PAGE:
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December 16, 2013

Yoga Alliance CEO Richard Karpel Answers Hard-Hitting Questions About YogaGlo Patent Controversy.

Relephant reads:

That Infamous YogaGlo Cease & Desist Letter: Real or Not Real?

The yoga community has been in an uproar ever since the YogaGlo patent controversy first made headlines.

However, not all of the negative feedback and hard-hitting questions have been directed at YogaGlo and its founder Derik Mills.

As a regular writer and blogger on the yoga scene, I have more and more frequently been asked questions by those who are suspicious about the role—and the intention—behind Yoga Alliance’s firm stance against the patent.

I contacted YA and was informed that its ever-communicative president and CEO Richard Karpel (he’s even posted an open letter on elephant journal) was indeed more than happy to speak with me personally to answer any of these queries.

I should also offer straight-away that I’m a member of Yoga Alliance (and that I’m a satisfied insurance carrier through them as well). Moreover, I’ve written articles that convey my skepticism of both this patent and its need—and my concerns that this might not serve the general yoga community’s best interests.

That said, I can be just as cynical and critical as the next journalist and I wanted to go straight to the appropriate source to have these questions answered.

I spoke with Karpel via a phone interview on Sunday, December 15. Let me share some of that conversation’s highlights.

Question 1.

Yoga Alliance initially claimed that YogaGlo would not get the patent and they did. Now, YA is saying that this approved patent is unenforceable. If the patent is unenforceable then why should it be a concern for the yoga community?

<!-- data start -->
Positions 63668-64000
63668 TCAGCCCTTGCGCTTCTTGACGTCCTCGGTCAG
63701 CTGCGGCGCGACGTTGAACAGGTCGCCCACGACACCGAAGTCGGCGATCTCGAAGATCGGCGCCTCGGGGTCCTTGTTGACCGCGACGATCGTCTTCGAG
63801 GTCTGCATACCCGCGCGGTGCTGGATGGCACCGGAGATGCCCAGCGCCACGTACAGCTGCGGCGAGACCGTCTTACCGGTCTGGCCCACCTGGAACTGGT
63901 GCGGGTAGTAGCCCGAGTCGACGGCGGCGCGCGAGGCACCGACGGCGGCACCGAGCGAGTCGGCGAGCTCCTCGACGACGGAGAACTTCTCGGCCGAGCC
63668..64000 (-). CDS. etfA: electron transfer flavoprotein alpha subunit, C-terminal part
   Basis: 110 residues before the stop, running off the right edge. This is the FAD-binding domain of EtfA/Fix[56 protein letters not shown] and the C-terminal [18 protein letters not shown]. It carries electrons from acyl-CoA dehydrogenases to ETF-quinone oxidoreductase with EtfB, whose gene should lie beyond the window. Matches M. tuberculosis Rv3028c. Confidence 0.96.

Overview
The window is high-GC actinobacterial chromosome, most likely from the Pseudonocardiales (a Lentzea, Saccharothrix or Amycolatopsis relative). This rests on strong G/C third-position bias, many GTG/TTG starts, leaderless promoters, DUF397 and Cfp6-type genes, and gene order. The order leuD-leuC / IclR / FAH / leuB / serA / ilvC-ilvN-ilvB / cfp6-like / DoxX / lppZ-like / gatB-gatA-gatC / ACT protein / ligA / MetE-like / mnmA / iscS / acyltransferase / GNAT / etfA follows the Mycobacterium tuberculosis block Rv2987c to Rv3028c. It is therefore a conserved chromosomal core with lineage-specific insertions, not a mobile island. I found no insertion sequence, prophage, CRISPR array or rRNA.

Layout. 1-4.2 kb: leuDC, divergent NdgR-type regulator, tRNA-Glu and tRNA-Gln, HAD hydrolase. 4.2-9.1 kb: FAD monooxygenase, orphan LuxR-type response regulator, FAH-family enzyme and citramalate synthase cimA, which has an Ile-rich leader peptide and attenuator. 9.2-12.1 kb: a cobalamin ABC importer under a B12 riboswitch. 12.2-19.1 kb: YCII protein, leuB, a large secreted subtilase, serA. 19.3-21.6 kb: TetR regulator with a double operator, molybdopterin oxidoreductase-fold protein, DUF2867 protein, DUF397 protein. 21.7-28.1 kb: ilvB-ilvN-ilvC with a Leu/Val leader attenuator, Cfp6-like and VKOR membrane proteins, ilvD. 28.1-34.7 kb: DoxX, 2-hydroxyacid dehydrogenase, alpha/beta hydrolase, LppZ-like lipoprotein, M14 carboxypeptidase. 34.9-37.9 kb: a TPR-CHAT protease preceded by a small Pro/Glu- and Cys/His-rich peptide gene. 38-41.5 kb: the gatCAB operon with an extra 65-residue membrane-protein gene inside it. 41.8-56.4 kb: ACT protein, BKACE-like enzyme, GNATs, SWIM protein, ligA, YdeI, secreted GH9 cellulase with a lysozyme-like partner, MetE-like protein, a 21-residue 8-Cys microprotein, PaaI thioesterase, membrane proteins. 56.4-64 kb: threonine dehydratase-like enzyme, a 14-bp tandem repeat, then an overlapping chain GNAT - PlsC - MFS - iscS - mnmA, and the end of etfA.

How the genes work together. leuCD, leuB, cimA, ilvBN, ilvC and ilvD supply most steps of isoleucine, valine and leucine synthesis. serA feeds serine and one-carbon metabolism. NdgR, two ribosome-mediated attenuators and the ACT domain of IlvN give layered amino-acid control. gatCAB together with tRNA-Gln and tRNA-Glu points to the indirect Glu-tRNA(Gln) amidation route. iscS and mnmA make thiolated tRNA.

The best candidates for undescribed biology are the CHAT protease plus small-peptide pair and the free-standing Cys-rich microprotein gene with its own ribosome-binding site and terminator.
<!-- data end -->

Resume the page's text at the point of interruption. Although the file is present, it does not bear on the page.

Richard Karpel: “I never said that the patent wouldn’t get approved. How would I know that? What I have said is that something like this shouldn’t be patented, and everyone in the yoga community is reacting this way.

[The larger issue is that] patent laws are screwed up. Both the Republican and the Democratic parties agree with this. There aren’t many issues with bipartisan support and the patent laws are one of them…A lot of bad patents get approved.”

(Karpel then refers me to this Washington Post article that brought up the absurdity of the patent process, which uses YogaGlo as an example.) 

Question 2.

If the patent is unenforceable then shouldn’t it be a non-issue for the community? Why take this anti-patent stance?

RK: “Because people have to know that [it’s unenforceable]; that it costs money to have a patent attorney. That attorney has to search below the surface to investigate and prove what we’ve already heard through the yoga community [that this patent is likely unenforceable].” (Read this for Karpel’s more detailed explanation.) 

“This is a public policy issue that we think is important.”

Karpel and I further discuss the potentially extravagant fees that small business owners would have to pay to stay within the patent restrictions and that Yoga Alliance is seeking to support the community as a whole by taking this anti-patent stance.

Question 3.

YA has been striving to meet member requests for more benefits. In doing this, YA is working with 3rd party companies so that members can now receive discounts on various services and products from car rentals to yoga-related merchandise. In offering these perks, YA either receives a commission based on these member sales or the 3rd party pays YA to advertise (or both).